Bargains for Under $25 HP Envy 34 All-in-One PC Review Best Fitbits T-Mobile Data Breach Settlement ExpressVPN Review Best Buy Anniversary Sale Healthy Meal Delivery Orville 'Out Star Treks' Star Trek
Want CNET to notify you of price drops and the latest stories?
No, thank you

Obama proposes creation of six new tech manufacturing hubs

The president uses his State of the Union address to call for an expanded high-tech manufacturing base in the US.

President Obama proposing creation of new tech hubs in the US during his State of the Union address Tuesday. CBS

President Obama made a push for an expanded high-tech manufacturing base in the US during his State of the Union address Tuesday night, proposing the creation of six new high-tech manufacturing hubs in the US this year.

"We also have the chance, right now, to beat other countries in the race for the next wave of high-tech manufacturing jobs," Obama said in his annual address to the nation. Two existing hubs in Raleigh, N.C., and Youngstown, Ohio, have "connected businesses to research universities that can help America lead the world in advanced technologies," he said.

Obama did not indicate where the hubs would be located or what they would specialize in.

During his State of the Union address last year, Obama highlighted the role Youngstown plays as the epicenter of the nascent 3D-printing industry. The president described how, with the help of $30 million in federal funding and $40 million from a consortium of companies and universities, the National Additive Manufacturing Innovation Institute was revolutionizing manufacturing.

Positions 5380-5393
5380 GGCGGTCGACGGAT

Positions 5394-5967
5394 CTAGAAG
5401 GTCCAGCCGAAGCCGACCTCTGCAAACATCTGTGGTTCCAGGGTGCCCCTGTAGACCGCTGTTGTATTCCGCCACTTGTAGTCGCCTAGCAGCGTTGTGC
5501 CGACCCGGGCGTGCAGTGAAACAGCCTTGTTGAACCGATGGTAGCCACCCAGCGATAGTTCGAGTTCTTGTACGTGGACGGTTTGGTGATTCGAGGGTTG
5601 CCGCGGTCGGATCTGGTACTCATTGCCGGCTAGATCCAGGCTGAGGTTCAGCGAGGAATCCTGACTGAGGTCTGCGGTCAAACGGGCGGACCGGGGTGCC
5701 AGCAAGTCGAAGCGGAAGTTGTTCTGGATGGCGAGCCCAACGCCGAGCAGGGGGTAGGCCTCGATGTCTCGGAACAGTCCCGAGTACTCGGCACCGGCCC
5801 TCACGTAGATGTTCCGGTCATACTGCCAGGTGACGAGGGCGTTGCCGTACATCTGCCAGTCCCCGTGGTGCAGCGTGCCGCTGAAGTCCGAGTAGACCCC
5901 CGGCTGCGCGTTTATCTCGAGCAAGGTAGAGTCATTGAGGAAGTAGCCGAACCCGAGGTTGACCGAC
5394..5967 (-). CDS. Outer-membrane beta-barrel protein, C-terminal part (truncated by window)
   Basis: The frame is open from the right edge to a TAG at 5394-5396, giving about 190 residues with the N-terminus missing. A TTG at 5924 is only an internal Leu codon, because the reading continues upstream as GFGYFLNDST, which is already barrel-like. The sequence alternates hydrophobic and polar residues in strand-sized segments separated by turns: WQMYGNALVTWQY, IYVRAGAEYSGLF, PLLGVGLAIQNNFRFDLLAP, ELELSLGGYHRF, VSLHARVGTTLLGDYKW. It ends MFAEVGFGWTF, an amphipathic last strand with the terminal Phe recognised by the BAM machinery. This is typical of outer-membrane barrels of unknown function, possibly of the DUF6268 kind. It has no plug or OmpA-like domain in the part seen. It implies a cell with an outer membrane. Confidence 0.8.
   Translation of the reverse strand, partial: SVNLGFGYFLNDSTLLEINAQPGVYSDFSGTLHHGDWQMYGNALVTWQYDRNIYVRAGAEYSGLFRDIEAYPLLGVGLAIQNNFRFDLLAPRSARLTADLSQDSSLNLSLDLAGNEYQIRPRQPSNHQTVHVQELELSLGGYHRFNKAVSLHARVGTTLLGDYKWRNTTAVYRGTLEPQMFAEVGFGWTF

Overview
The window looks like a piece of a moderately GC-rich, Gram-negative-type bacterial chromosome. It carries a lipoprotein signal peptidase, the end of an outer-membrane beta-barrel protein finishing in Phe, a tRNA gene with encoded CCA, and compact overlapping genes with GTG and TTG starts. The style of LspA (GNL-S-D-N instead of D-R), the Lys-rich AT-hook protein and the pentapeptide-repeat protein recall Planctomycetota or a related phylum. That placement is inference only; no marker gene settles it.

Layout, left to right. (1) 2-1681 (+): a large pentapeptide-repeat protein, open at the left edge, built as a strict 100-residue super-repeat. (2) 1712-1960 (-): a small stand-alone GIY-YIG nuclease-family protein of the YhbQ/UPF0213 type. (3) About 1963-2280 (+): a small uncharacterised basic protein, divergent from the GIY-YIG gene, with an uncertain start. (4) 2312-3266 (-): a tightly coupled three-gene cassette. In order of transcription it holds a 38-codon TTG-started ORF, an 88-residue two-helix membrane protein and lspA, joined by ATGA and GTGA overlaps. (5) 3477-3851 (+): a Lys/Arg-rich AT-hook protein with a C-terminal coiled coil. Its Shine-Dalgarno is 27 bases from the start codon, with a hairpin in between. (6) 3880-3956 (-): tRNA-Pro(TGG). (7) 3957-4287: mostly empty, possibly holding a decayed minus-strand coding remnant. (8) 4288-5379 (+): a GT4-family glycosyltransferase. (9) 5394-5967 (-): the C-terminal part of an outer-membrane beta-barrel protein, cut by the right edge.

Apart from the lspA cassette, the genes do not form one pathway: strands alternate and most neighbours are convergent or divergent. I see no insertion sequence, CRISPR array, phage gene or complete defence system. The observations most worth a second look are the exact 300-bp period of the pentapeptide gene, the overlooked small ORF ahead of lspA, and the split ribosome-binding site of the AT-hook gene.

"A once-shuttered warehouse is now a state-of-the art lab where new workers are mastering the 3D printing that has the potential to revolutionize the way we make almost everything," Obama said in last year's address. "There's no reason this can't happen in other towns."

Earlier this month, Obama unveiled a manufacturing hub in Raleigh that will connect emerging research with manufacturers to develop energy-efficient chips. Backed by $70 million in federal funding, the consortium will be led by North Carolina State University and include companies such as ABB, APEI, Avogy, Cree, Delphi, Delta Products, DfR Solutions, Gridbridge, and Hesse Mechantronic, according to Reuters.